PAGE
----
Czech housing crisis accelerates: A new apartment in Prague costs 17 annual wages

When the average wage of Czechs is factored in, they face the most expensive housing market in the EU, according to analysts

editor: REMIX NEWS
author: Czech News Agency
A flock of birds fly past the Prague Castle as sun rises in Prague, Czech Republic. (AP Photo/Petr David Josek)

The cost of housing in the Czech capital of Prague continues to soar higher, with a new 70-square-meter apartment in Prague costing the equivalent of 17 years worth of average wages, costing 2.4 years more than last year.

The data comes from the housing affordability index, created by the CG-Index created by the developer Central Group. Throughout Czechia, people need to save the equivalent of more than 15 annual wages to acquire an apartment.

Based on this data, Czechs are facing the most expensive real estate in market relative to their wages, according to analysts at Česká spořitelna and the “Evropa v datech” web portal. Representatives of both indexes stated this at press conferences on Tuesday.

The CG-Index, which works with data from the Ministry of Labor’s Average Earnings Information System, calculates an average gross monthly wage in the metropolis of 50,363 korunas (€2,035) and a new apartment price of 10.4 million korunas (€420,000). It follows that a total of 17.3 annual wages are necessary for a new apartment. Five years ago, the number of annual wages was 12.7.

Of course, for most Czechs, their entire wage is not going into purchasing a house, as they have other costs, such as food and energy, which means buying a house or apartment is increasingly out of reach for most citizens, a trend seen across the West. Rising mortgage rates have yet to put a damper on prices, although that could change in the near future. Nevertheless, rising rates also translates to more unaffordable mortgages.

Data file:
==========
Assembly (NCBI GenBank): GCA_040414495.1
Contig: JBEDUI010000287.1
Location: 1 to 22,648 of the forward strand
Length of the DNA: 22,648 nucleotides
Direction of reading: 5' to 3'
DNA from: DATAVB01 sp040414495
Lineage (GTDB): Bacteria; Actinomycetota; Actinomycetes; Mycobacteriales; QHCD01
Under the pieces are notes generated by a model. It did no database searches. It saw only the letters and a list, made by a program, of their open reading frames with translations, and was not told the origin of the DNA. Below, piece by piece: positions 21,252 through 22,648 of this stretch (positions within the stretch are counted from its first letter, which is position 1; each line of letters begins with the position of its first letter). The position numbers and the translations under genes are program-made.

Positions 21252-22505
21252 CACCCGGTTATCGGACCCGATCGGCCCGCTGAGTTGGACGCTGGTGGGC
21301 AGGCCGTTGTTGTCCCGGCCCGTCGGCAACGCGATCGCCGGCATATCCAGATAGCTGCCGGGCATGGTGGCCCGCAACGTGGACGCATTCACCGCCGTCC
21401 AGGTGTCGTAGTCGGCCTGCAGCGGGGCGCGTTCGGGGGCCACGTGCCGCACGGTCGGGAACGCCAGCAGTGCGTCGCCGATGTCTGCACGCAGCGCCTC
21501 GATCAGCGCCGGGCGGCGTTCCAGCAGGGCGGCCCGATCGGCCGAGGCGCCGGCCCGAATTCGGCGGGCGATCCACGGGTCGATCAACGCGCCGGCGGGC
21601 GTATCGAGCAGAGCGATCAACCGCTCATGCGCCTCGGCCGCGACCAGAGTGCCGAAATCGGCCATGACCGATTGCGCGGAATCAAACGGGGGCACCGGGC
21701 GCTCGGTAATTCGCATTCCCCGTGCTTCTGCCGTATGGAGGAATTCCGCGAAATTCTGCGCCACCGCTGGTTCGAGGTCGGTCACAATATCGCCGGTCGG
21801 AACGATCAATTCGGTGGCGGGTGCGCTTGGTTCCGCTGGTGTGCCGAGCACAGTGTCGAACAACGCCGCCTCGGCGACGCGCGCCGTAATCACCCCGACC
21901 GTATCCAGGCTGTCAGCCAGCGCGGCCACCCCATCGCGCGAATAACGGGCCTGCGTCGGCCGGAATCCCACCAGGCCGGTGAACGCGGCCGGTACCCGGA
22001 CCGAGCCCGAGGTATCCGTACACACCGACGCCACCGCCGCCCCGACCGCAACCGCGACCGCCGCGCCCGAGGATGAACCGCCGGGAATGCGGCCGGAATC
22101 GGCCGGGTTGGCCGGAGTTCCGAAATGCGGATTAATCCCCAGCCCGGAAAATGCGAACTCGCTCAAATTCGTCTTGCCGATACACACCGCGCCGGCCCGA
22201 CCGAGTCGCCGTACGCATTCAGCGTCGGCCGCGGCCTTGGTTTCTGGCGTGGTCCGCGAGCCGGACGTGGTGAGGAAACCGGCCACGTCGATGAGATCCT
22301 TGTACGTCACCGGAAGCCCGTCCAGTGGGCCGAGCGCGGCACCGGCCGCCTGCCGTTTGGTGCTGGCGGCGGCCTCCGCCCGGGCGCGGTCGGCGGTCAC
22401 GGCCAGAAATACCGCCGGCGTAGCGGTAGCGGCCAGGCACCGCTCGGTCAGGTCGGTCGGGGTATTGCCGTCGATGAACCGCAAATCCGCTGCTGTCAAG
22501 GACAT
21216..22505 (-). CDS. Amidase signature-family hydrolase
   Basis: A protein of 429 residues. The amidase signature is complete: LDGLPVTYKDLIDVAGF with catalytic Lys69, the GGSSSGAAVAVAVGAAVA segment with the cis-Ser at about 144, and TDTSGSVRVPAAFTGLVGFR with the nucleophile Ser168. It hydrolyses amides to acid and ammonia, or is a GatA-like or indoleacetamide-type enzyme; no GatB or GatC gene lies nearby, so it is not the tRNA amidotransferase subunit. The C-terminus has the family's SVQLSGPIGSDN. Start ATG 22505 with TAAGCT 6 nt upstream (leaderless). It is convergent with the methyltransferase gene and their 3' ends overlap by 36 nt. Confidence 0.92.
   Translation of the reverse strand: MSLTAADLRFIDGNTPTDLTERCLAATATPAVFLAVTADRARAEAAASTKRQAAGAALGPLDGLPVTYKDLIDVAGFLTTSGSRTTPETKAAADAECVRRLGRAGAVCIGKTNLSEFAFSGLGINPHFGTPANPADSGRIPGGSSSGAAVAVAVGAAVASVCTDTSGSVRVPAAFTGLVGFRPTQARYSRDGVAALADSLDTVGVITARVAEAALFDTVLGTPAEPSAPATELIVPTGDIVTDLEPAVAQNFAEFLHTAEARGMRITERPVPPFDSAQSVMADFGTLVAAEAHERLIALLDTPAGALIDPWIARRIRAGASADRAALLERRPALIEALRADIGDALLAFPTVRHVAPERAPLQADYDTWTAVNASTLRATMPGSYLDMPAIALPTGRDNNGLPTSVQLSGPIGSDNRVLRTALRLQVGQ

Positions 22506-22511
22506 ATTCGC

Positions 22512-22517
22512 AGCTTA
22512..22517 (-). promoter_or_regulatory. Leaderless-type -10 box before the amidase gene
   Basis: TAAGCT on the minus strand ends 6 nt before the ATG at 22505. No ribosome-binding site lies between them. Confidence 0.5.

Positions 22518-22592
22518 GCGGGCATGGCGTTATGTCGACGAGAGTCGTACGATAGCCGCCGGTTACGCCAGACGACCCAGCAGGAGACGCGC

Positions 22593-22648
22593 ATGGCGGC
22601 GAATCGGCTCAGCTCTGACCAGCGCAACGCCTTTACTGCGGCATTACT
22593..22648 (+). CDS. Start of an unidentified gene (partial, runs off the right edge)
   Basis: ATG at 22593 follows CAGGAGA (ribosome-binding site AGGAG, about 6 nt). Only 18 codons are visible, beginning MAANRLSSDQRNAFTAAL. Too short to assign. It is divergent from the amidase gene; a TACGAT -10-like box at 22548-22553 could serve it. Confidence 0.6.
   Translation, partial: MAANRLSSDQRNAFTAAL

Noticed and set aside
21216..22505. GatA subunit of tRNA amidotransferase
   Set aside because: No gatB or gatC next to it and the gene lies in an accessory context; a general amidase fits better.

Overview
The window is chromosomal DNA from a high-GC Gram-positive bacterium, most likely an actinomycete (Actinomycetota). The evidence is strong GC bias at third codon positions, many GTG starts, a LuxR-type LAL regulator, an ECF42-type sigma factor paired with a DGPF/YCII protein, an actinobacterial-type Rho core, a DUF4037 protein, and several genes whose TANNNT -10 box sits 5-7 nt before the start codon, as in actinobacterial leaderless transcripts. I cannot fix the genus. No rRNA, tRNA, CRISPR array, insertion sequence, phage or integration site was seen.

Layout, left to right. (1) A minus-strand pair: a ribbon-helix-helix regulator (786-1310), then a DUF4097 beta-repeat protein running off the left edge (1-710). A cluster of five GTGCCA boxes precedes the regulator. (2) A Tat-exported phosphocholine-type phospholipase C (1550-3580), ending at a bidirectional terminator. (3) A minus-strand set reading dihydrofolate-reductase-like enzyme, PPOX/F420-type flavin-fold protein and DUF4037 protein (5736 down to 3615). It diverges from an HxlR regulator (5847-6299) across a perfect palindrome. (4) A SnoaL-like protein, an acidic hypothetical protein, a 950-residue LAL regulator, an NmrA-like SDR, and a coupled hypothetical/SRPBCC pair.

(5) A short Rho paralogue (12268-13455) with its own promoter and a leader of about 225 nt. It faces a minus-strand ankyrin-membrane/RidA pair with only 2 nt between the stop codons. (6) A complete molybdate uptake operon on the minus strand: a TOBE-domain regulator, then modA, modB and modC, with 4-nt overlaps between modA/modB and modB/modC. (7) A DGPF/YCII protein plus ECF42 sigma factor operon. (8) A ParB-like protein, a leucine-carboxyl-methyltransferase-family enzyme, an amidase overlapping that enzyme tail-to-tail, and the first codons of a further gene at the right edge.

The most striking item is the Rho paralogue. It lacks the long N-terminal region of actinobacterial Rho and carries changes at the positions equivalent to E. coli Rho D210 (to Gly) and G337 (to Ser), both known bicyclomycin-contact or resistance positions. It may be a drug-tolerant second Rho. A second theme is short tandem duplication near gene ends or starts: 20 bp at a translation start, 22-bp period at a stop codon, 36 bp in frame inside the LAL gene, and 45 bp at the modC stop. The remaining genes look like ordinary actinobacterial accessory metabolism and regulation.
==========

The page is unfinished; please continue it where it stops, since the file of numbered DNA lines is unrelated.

Large uncertainty

According to the founder and head of Central Group Dušan Kunovský, there is a large amount of uncertainty in the construction market. Many factors are at play, including rising inflation for building materials and energy prices.

Kunovský recalled the uncertainty about the construction law, which was approved last year by the government of Andrej Babiš. The new cabinet of Petr Fiala enforced the postponement of the main parts of the law and is preparing an amendment.

In Berlin, Vienna, and Warsaw, citizens can afford a new apartment with the equivalent of nine years worth of salary. In Bratislava, the number reaches 15 years.

Like in Ivory Coast

According to the Czech Prosperity Index, it takes an average of 246 days to obtain a building permit in the Czech Republic. That is on par with Côte d’Ivoire.

Meanwhile, in Denmark and Finland, it takes just over two months. Kunovský said that 134,000 new apartments are being prepared in Prague, but only around 3,000 will be completed annually.

“Due to the deficit from previous years, Prague needs to build at least 10,000 to 15,000 new apartments a year,” Kunovský said.

According to the chief economist of Česká spořitelna, David Navrátil, the biggest problem is building regulations; construction delays occur when a zoning decision is processing.

“Abroad, the agreement with the municipalities happens relatively fast because it’s clear what the municipality will get out of the process. The incorrectly set distribution of taxes is demotivating in our country,” said Navrátil.

According to Central Group estimates, the value of all apartments in preparation in Prague is currently 1.4 trillion korunas (€56.5 billion), and the state would receive more than 180 billion korunas (€7.3 billion) in VAT on them.

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